Epistemology is the new Ontology
- Jan 15, 2019 Dethroning Mammon Jan 15, 2019
- Dec 20, 2018 Christmas: the celebration of sacrificial generosity Dec 20, 2018
- Dec 5, 2018 On Being & Knowing - A Response Dec 5, 2018
- Nov 28, 2018 Artificial Intelligence - on personhood Nov 28, 2018
- Nov 21, 2018 Epistemology is the new Ontology Nov 21, 2018
- Nov 14, 2018 Artificial Intelligence - Ethics & Challenges Nov 14, 2018
- Nov 11, 2018 Economic Justice Nov 11, 2018
- Nov 9, 2018 The Role of Government in the Economy Nov 9, 2018
- Nov 8, 2018 Productive Enterprises Nov 8, 2018
- Nov 7, 2018 Household Finance Nov 7, 2018
- Nov 4, 2018 Wealth and Poverty Nov 4, 2018
- Nov 4, 2018 Lending and Borrowing Nov 4, 2018
- Nov 3, 2018 Work and Wages Nov 3, 2018
- Nov 2, 2018 Transactions in Markets for Goods and Services Nov 2, 2018
- Nov 1, 2018 Creation and Natural Resources Nov 1, 2018
How do we truly believe things these days?
We feel them.
We're told our emotions are the barometer of everything. We intuit responses to new material. We feel our way through new relational interactions. We respond with a set of emotions to something presented to us.
Of course we do, we're part of snowflake generation. That generation – 7 billion of us – where every single one of us is different. You unlike me. Me unlike you. We're just not the same. We're all unique. And to push it further, we consume life as millennials – tasting here, darting over there, questioning this and that, looking for another decent dose of dopamine, and another care-free activity. Low in commitment, high in expectation.
So how does that make epistemology the new ontology?
Well it doesn't. Though it certainly does introduce a new phase. A tectonic shift, no less. As we go about intuiting this and that, tasting here and there, we are learning a new way of navigating the world. Gone are the days of formal training – 15 years in school followed by 3 years specialising at university – and here is the new world of dynamic learning. Learning on the job, re-training, picking up new skills, tasting from a new vocational tradition or a new workplace culture.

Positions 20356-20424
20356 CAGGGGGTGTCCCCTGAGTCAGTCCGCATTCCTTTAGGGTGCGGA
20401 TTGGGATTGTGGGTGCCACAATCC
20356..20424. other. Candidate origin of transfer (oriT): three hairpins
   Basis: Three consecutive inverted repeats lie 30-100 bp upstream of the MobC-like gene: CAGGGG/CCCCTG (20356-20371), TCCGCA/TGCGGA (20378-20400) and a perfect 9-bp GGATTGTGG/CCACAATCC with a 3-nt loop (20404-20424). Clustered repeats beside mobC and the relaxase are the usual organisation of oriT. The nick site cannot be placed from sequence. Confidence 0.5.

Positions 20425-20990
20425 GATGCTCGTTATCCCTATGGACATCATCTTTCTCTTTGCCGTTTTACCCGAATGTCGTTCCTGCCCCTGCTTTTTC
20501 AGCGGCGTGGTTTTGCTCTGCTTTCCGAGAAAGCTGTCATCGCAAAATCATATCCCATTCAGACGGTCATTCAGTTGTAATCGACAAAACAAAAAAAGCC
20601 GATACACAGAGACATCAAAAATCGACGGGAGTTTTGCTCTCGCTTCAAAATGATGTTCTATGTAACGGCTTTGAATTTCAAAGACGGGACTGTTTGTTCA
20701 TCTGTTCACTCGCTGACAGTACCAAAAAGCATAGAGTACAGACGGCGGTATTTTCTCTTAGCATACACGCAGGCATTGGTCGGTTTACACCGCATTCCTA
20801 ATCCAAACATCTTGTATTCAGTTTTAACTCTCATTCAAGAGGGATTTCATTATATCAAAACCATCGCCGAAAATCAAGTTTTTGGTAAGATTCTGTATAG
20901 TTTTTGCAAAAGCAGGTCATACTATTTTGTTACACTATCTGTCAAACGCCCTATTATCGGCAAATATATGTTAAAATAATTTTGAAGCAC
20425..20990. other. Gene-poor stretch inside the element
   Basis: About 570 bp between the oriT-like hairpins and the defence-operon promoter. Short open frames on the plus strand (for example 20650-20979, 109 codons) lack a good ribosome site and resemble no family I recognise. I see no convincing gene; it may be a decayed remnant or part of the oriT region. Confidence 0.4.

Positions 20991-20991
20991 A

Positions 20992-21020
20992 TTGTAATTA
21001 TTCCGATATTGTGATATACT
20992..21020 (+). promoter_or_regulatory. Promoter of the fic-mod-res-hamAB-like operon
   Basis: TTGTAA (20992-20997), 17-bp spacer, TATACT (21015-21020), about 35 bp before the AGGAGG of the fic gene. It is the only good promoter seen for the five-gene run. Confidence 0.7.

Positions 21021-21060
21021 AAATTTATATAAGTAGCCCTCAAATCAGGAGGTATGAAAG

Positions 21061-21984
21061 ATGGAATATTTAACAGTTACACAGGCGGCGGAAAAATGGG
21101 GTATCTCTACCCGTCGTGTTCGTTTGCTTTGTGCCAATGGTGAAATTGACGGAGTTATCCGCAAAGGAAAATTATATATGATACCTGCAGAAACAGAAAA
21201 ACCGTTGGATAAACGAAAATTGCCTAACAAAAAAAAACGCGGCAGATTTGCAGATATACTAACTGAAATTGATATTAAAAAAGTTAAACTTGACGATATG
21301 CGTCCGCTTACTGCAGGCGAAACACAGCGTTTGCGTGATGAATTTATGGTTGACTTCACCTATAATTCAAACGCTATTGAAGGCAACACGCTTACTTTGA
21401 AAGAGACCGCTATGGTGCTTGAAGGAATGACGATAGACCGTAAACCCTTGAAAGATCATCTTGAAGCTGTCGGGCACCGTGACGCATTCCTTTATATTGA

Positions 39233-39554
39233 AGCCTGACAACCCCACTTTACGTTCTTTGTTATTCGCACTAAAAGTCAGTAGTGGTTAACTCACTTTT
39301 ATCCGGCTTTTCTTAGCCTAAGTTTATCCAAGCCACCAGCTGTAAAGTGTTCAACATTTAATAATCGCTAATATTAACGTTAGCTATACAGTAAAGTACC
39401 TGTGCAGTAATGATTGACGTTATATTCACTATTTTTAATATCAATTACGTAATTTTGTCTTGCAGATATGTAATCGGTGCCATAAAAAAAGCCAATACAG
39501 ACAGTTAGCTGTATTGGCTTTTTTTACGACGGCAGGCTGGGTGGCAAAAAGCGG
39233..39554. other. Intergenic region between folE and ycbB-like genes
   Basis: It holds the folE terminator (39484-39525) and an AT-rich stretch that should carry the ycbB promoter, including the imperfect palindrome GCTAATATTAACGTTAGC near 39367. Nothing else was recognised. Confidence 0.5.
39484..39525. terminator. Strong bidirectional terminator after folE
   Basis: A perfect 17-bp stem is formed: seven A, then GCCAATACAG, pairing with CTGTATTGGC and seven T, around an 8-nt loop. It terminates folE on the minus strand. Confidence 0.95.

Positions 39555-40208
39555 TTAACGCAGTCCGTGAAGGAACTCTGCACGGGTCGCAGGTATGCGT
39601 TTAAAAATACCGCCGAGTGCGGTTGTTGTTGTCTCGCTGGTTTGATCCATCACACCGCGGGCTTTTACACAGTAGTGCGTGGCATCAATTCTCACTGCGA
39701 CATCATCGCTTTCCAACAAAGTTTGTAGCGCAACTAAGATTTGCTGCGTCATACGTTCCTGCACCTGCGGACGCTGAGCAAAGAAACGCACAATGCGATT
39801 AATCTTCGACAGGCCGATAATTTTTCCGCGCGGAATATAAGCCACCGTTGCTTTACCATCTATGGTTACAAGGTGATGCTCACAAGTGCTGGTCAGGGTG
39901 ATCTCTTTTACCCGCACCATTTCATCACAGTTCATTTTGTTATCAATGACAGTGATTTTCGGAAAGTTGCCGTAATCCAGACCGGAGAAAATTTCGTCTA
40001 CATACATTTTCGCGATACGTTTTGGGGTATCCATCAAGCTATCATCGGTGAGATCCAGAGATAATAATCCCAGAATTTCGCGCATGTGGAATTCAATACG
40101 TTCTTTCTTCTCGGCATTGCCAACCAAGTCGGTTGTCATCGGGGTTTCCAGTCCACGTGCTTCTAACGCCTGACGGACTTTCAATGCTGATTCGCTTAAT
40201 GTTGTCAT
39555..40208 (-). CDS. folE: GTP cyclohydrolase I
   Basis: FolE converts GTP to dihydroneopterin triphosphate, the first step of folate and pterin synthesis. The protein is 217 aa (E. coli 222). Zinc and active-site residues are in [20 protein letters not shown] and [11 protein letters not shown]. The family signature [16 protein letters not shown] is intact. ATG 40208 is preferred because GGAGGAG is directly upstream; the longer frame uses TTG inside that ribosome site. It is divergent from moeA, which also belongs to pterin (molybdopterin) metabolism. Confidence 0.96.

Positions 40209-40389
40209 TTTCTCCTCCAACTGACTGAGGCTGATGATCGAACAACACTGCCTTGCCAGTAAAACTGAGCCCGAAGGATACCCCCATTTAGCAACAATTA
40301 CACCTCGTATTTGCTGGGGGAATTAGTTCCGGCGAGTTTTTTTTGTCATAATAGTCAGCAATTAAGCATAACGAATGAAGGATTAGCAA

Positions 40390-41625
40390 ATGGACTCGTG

On epistemology, this is noteworthy. The word simply means the 'theory of knowledge' – or more specifically, an understanding of the methods, scope, and validity of knowing – the very domain of what we believe. We could reduce it (somewhat simplistically) to know-how. And within this would also fall the important distinction between justified belief and opinion. Or, to rephrase this, between the world of objective fact and subjective musing.
As for ontology, our musings suddenly become more significant. Ontology is the 'branch of metaphysics dealing with the nature of being'. What exists? What is? How come? These questions are front and centre – fundamental, foundational, and largely implicit in sophisticated societies. We rarely stop to consider them. Yet they shape what we believe both to be true, and also valid of truth.
So what if epistemology is the new ontology?
This is huge. The means supplant the ends. The journey becomes the destination. Our methods are our means – we live by what we do, what we enact, how we know. So what? Well, millennial culture is arguably a long way there already. Broadly, epistemology is the new ontology. We're told to go and make memories – 'you only live once' – and to be brazen and brash – to grab life by the horns.
The ethical and moral implications are enormous. The implications for christian thought are also enormous – do we still believe in an after-life? Do we live like we do? Even the consequences for consumerism are significant – instant gratification is obsolete. Relationally, loyalty and commitment morph as well. How do we envisage life-long friends, spouses, or the ministry of children? Yet the thought experiment is fascinating in positive, inspiring implications, as well. Epistemology enlivens our thirst for life, our quest for knowledge (what of wisdom though?). Questioning the scope & validity of knowledge can make our truth-telling more robust.
by Samuel Johns